April 27, 2006

Children's Sizing Standards

After studying and comparing all of my size charts collected from various sources I have come to realize the search for a good standard may be in vain. Here is just a brief example of one meausurement and how it varies.

Size 8 child: Major US Retailer
Bicep (inches) : 7.75
Recommended Ease : 1.5-2.0
Draft Line : 9.25-9.75

Size 8 child: Armstrong
Bicep (inches): 8.125
Recommended Ease : 2.875
Draft Line: 11

Size 8 child: Mortimer-Dunn
Bicep (inches): 8.75
Recommended Ease: 1.5-2.0
Draft Line : 10.25-10.75

Size 8 child: Dressform Co.
Bicep (inches): 7.75
Recommended Ease : 1.5-2.0
Draft Line : 9.25-9.75

As you can see there is quite a range in measurements. To fit the most average child, it is best to fall in between the range. But it still begs the question of who is more correct? The Armstrong measurement is especially suspect because she recommends far too much ease in her drafting measurement.

For my new blocks, I have decided to use the Aldrich charts. She has statistical data to backup her charts. The US retailer and dressform co. charts are based off of the 1977 study and have been adjusted/updated over the years. I don't know where Armstrong and Mortimer-Dunn got their measurements, but their numbers seem odd. As far as I can tell, Aldrich is fairly close to the Major US Retailer. I am currently in the process of converting her measurements over to inches, to the nearest 1/8". This introduces an error into her measurements, but I am most comfortable using those units. Once I fine tune and tweak the numbers so they look right and are easy to work with, I will then compare my charts to those above and make sure I fall somewhere in the range. And I am still toying with the idea of working in metric anyway. I am unsure how my US customers would respond...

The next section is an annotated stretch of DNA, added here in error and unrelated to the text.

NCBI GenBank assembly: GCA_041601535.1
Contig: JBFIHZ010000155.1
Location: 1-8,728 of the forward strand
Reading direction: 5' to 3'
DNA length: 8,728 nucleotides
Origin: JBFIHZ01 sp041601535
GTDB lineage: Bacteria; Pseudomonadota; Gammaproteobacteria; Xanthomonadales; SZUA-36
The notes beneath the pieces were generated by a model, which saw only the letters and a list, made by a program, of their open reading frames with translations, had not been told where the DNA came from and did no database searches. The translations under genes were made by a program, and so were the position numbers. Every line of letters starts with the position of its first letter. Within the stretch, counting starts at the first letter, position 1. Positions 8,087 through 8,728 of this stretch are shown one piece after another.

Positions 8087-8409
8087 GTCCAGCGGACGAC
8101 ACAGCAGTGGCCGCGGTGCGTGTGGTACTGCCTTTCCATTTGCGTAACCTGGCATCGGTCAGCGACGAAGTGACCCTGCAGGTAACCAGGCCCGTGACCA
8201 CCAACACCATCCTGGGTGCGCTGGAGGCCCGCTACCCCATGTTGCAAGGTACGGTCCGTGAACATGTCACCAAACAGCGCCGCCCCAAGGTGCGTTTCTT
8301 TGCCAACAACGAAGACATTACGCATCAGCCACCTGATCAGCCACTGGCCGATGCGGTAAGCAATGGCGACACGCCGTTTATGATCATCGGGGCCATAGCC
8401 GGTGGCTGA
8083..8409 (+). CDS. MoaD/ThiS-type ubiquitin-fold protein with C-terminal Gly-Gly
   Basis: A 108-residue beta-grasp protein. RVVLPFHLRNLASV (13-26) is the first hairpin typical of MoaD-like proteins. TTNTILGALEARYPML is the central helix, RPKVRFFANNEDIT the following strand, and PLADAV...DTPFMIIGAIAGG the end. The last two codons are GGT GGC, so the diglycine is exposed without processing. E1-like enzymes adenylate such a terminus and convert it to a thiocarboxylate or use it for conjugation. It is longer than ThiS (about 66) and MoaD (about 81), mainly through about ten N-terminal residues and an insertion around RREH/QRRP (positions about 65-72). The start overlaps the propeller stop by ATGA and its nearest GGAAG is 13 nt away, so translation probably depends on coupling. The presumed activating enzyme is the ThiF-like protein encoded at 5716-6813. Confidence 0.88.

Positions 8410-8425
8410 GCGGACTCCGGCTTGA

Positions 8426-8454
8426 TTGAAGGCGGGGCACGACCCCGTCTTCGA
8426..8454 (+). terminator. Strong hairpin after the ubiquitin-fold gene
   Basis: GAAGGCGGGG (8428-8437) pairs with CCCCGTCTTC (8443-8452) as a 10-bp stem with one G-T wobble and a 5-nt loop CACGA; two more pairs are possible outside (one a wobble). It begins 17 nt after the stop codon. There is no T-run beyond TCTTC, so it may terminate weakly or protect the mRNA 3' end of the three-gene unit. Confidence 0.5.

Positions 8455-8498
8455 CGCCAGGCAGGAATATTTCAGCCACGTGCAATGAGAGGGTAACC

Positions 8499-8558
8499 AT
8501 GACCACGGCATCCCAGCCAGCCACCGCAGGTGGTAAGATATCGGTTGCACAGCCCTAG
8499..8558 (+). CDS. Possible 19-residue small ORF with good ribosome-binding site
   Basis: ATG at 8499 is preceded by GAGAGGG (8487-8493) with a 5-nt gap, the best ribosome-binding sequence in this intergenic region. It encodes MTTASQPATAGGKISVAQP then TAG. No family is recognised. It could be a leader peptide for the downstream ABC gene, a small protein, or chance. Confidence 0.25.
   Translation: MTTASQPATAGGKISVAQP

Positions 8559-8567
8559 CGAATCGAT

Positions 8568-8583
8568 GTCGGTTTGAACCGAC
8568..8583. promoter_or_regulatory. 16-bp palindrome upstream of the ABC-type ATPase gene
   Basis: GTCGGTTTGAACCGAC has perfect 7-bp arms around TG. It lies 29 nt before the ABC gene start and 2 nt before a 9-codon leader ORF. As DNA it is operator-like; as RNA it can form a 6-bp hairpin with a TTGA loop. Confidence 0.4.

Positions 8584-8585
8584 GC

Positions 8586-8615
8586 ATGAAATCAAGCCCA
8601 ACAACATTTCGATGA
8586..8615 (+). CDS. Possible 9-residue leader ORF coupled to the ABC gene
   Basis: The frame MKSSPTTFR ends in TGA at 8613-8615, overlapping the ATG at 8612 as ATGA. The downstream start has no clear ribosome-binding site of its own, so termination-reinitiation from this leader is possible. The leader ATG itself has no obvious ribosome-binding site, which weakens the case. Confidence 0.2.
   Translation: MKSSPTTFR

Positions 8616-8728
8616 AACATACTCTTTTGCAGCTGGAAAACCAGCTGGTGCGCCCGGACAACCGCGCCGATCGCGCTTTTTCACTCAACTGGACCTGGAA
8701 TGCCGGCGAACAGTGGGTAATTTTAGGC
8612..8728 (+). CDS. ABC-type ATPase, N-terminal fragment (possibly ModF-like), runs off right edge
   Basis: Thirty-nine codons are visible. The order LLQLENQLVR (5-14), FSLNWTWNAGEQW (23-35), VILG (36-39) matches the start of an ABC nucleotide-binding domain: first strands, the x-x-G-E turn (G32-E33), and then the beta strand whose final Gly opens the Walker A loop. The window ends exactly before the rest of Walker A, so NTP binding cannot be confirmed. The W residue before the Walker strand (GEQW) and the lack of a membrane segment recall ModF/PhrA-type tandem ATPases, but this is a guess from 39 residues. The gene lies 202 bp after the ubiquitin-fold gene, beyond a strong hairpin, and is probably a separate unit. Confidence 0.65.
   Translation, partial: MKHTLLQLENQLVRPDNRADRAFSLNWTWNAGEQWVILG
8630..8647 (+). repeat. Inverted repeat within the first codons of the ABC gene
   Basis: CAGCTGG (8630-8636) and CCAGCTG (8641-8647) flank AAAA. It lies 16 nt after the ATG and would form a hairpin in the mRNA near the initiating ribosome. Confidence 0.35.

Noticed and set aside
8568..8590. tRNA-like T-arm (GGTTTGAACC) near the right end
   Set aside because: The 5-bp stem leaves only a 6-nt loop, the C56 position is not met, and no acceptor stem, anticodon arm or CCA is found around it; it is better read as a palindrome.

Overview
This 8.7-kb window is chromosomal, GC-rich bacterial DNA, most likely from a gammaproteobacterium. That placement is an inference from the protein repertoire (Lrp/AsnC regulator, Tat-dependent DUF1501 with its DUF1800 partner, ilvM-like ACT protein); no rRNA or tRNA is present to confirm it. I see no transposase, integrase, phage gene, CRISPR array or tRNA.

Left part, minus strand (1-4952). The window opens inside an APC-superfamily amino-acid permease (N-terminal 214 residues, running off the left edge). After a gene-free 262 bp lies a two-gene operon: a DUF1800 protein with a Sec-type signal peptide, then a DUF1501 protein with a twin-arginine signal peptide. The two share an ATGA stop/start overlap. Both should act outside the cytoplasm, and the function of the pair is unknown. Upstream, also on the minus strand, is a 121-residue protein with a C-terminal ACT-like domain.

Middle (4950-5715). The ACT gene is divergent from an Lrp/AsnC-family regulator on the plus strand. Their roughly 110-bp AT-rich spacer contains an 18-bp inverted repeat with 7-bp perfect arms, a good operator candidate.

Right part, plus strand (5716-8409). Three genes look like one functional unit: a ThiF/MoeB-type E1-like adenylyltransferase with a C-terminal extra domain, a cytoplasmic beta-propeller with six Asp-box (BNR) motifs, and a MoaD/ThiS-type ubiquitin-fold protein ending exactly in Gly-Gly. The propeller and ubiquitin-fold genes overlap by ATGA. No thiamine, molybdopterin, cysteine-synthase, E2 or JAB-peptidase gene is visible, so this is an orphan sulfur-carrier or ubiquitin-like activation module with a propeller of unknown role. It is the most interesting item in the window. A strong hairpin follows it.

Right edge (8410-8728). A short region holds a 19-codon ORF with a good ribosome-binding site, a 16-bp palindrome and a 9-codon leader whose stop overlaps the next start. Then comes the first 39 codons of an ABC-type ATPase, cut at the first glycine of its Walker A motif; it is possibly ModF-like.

The next step is to draft some basic blocks and sew-up a fit sample.

My sources:
Major US Retailer - Kept confidential. Their size charts were last updated in 1981.

Patternmaking for Fashion Design by Helen Joseph Armstrong (second edition) - her third edition has an even larger measurement for a Size 8 bicep and still too much ease. I have no idea about the fourth edition.

Pattern Design for Children's Clothes by Gloria Mortimer-Dunn - the book shows basic pattern drafting skills but her size charts are a bit odd.

Dressform Co. - kept confidential, but they have one of the better charts I have seen for infants.

Metric Pattern Cutting for Children's Wear and Babywear (3rd edition) - the best book by far. I have not cited her bicep measurement because I am still studying her charts.

1 comment:

  1. Anonymous8:22 PM

    I found this page when I was searching for "books on drafting patterns for children". I've noticed the same discrepancies with sizing charts. I have Mortimer-Dunn's book and thought it would be great until I noticed that her "standard" sizes didn't match other charts I'd seen. I am a self-taught clothing designer and I am having a heck of a time finding a good book that will help me draft a standard sized pattern for kids! Since you wrote this post 4 years ago, I am hoping you've found the perfect book. Have you had any luck?

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